Five Americans died and dozens of people were injured Monday when a bomb exploded near a U.S.-run training center for the Saudi Arabian national guard in the Saudi capital, the Pentagon said. It was the deadliest such attack against Americans in the Middle East since the Beirut bombings of 1983.
Two Islamic fundamentalist groups claimed responsibility for the bombing in Riyadh--one called the Tigers of the Gulf and another known as the Movement for Islamic Change in the Arabian Peninsula-Jihad Wing. However, U.S. officials said they had no confirmation that either group was involved.
Although officials said they suspect that the blast was set off by a car bomb, they cautioned that there was no way to tell for sure. "It's still very premature to speculate" about who carried out the bombing or how, one said.
"We still don't have clear facts on all aspects" of the case, Pentagon spokesman Kenneth H. Bacon told reporters. Another top official said there "still is a great deal of confusion" about details of the incident, including the total number of casualties. Some reports put the death toll at six, including the five Americans.
The attack, which U.S. officials said was carried out without the sort of warning that often accompanies such incidents, came as a shock to both the United States and Saudi Arabia.
Although the Movement for Islamic Change has in the past called for American troops to leave the region, the group had not been heard from since late June. U.S. officials said they had never heard of the Tigers of the Gulf.
While there is no conclusive evidence yet that the United States was the sole target of the blast, U.S. officials seemed certain that the bomb was planted to kill Americans.
President Clinton reacted angrily to news of the bombing, pledging to reporters during an interview in the Oval Office that the United States will "devote an enormous effort" to bringing the perpetrators of the bombing to justice.
Monday night, the Administration sent a team of specially trained FBI agents and counterterrorism experts from the State Department to Saudi Arabia to help with the investigation.
"The United States is outraged by this cowardly act of terrorism, and we condemn it in the strongest possible terms," State Department spokesman Nicholas Burns told reporters. He said the Saudi Arabian government is cooperating fully with the investigation.
Figures on the number of casualties resulting from the bombing still were sketchy late Monday. The Pentagon said five Americans were killed--two U.S. Army enlisted personnel and three civilian Army workers--and between 35 and 40 people were injured.
However, wire service reports quoted Saudi officials in Riyadh as putting the overall toll at six dead and about 60 wounded, both Americans and Saudis. Three of the injured Americans were said to be in critical condition.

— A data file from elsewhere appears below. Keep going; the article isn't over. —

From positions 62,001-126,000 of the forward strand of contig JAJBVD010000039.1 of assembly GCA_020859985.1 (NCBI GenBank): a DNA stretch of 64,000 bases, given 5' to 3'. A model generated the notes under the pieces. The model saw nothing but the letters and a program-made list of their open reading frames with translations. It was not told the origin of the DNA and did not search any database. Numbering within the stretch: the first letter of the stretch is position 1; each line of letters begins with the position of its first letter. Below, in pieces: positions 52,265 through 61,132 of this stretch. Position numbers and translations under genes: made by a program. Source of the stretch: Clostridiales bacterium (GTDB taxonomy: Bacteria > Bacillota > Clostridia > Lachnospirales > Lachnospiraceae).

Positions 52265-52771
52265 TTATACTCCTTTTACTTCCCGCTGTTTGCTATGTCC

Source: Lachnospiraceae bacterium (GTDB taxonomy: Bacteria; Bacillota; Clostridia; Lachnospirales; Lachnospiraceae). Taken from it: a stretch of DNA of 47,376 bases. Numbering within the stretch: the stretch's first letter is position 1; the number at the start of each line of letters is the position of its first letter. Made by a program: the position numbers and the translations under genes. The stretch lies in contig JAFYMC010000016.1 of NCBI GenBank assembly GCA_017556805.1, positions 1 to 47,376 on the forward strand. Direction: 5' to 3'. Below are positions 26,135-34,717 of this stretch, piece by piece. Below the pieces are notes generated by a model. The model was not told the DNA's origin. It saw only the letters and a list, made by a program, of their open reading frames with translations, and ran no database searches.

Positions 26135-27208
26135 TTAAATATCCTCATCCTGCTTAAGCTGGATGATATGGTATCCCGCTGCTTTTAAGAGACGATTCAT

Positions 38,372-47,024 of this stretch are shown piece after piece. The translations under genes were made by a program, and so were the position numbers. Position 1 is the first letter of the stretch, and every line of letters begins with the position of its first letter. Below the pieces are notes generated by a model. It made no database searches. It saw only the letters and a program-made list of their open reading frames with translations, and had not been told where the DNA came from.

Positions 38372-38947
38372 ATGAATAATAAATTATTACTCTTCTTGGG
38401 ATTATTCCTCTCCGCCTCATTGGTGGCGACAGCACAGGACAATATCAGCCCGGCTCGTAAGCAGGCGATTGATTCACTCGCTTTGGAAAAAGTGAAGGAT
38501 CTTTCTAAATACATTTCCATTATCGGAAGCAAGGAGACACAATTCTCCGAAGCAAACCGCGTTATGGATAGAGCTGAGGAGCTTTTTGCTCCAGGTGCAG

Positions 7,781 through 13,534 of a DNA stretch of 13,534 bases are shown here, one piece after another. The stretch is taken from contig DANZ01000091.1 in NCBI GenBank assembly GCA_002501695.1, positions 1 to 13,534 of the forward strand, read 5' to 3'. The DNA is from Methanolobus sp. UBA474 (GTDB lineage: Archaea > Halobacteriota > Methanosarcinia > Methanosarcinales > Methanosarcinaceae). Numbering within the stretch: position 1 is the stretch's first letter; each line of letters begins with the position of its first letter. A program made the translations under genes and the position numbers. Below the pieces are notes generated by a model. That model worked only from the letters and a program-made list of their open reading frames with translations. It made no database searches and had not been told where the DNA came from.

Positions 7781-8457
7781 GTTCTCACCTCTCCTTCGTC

U.S. officials said the bomb apparently went off in a parking lot near a three-story building used by a U.S. Army-run program that trains members of the Saudi Arabian national guard to use American-made tanks and other weapons.
Wire service reports said the blast, which occurred at 11:30 a.m., set off a fire that engulfed the headquarters and damaged several cars in the area. The explosion apparently was near a snack bar that was beginning to fill up.
U.S. authorities said there was confusion over whether there was a single explosion or one large explosion and a smaller blast. They said there were reports of a van being in the area at the time, but they could not firmly link it to the bombing.
"We're not ruling out any possibility," said a senior Defense Department official involved in the investigation.
Despite the absence of details, the explosion prompted serious queries about the security arrangements that were in place to protect U.S. personnel, both at the training center and at other facilities.
To help keep a low profile, the training center apparently was protected only by a small Saudi Arabian guard force. Officials said security was being beefed up at several U.S. installations but not in a very visible manner.
Burns told reporters Monday that "certainly part of the investigation that the United States government has now launched will encompass a lot of questions about what security measures were in place and what security measures should now be put in place."
But he and other senior U.S. officials asserted that the bombing will not deter the United States from continuing with its plans to maintain a large number of U.S. troops in Saudi Arabia and in other Middle Eastern countries.
Pentagon officials said the United States normally has about 12,000 troops in the region but currently has about 25,000 because it still is conducting "exercises" following Iraq's attempt to threaten Kuwait late last year.
Monday's blast marked the first such attack against Western military units in Saudi Arabia since 1991, when two Americans were wounded during an attack on a shuttle bus in the Red Sea city of Jiddah. No one claimed responsibility for that explosion.
The Army late Monday released the name of one of those killed in the explosion: Wayne Wiley, a 55-year-old retired major who was working for the program. It said the others will be made public after their families are notified.